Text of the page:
Mandy Patinkin brings his one-man, Yiddish concert Mamaloshen to the Kennedy Center in Washington, D.C. The production, which last fall played a limited engagement on Broadway, will run three nights only: Feb. 9, 10, & 11. Publicist Barbara Carroll told Playbill On-Line a tour would follow the D.C. gig, with dates to be announced.
The concert idea started as a concept CD of songs sung in Yiddish. Patinkin's latest album, "Mamaloshen," was released on Nonesuch Records, Feb. 24, 1998, and mixes Yiddish standards ("Oyfn Pripetshik," "Belz," "Raisins and Almonds") with translated American numbers (Paul Simon's "American Tune," "Take Me Out To The Ballgame"). Mamaloshen played at Downtown New York's Angel Orensanz Center, July 21-Aug. 22 before moving to the Belasco Theatre..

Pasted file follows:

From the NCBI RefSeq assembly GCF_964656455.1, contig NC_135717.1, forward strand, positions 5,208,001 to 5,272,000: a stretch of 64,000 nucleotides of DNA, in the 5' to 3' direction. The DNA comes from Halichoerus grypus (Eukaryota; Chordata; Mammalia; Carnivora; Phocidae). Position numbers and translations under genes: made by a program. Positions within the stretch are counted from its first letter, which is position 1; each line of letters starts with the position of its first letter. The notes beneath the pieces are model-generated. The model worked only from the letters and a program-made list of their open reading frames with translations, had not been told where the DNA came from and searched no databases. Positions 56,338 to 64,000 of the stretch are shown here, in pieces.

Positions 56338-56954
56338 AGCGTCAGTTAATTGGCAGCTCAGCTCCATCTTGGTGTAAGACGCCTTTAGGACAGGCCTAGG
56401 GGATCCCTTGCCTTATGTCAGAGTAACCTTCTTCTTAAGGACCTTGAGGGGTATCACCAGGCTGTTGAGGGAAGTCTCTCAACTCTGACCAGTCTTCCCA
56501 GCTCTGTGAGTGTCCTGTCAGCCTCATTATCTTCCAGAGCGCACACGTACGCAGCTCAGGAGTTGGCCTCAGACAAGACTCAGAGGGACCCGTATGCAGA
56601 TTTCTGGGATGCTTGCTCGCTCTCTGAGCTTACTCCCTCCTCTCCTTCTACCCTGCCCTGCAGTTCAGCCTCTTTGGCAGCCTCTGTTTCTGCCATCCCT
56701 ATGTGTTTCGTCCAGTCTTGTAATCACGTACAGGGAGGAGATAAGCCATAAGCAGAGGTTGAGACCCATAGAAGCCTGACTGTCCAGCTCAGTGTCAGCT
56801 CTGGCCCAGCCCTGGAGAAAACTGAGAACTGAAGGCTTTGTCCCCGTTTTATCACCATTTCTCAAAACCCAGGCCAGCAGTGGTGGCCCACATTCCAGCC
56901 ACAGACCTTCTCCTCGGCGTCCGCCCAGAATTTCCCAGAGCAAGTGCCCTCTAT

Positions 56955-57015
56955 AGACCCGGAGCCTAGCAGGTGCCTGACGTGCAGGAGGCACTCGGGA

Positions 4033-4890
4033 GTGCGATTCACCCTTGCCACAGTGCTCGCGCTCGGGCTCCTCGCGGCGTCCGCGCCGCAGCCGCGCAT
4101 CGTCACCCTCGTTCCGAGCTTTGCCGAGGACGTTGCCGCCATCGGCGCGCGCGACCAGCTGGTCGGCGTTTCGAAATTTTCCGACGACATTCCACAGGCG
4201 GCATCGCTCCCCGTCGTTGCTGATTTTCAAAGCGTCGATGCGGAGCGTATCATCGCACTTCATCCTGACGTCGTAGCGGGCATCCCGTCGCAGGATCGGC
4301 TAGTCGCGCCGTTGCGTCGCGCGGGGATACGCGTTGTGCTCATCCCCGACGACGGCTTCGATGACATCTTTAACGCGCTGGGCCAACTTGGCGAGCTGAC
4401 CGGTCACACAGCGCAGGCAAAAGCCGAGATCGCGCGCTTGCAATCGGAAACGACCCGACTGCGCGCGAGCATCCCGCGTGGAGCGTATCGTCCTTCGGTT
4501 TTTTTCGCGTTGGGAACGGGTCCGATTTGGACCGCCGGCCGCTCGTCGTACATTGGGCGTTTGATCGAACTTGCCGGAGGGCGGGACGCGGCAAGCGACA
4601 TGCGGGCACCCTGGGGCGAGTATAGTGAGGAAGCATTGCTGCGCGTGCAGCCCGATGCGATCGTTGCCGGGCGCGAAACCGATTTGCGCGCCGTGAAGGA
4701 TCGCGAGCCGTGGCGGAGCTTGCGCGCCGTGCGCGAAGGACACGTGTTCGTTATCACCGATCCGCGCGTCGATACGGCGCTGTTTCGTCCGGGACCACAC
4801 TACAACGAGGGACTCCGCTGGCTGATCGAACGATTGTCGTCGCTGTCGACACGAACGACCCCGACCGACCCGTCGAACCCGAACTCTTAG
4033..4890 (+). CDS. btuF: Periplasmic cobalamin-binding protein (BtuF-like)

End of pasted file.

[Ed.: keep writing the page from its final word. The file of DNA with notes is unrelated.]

Patinkin will be joined at the Kennedy Center by violinist Saeka Matsuyama and pianist Paul Ford.
On the CD, Judith Blazer (Titanic) joined on some tunes, while violinist Nadja Salerno-Sonnenberg plays on a medley of "The Old Gypsy" and "White Christmas" (penned by the very un-goyish Irving Berlin).
Said Patinkin in a statement, "Yiddish is not a religious language; it's a street language... It's not my intention to literally trace the history of Jewish or Yiddish music...but I have always been interested in what Jewish musicians and composers have done to assimilate." Patinkin, a former principle on TV's "Chicago Hope," appeared on Broadway in Evita and Sunday in the Park with George, as well as special concert outings. He recently finished a 40-city concert tour. Other Patinkin concerts have had Broadway runs, including a three-week engagement in March 1997 at Broadway's Lyceum Theatre.
On CD, Mamaloshen (which literally means "mother tongue") was produced by Tommy Krasker and taped at NYC's Hit Factory, August 1997. The stage version is produced by Dodger Endemol Theatrical Productions.
For information on the D.C. concerts, call (202) 467-4600.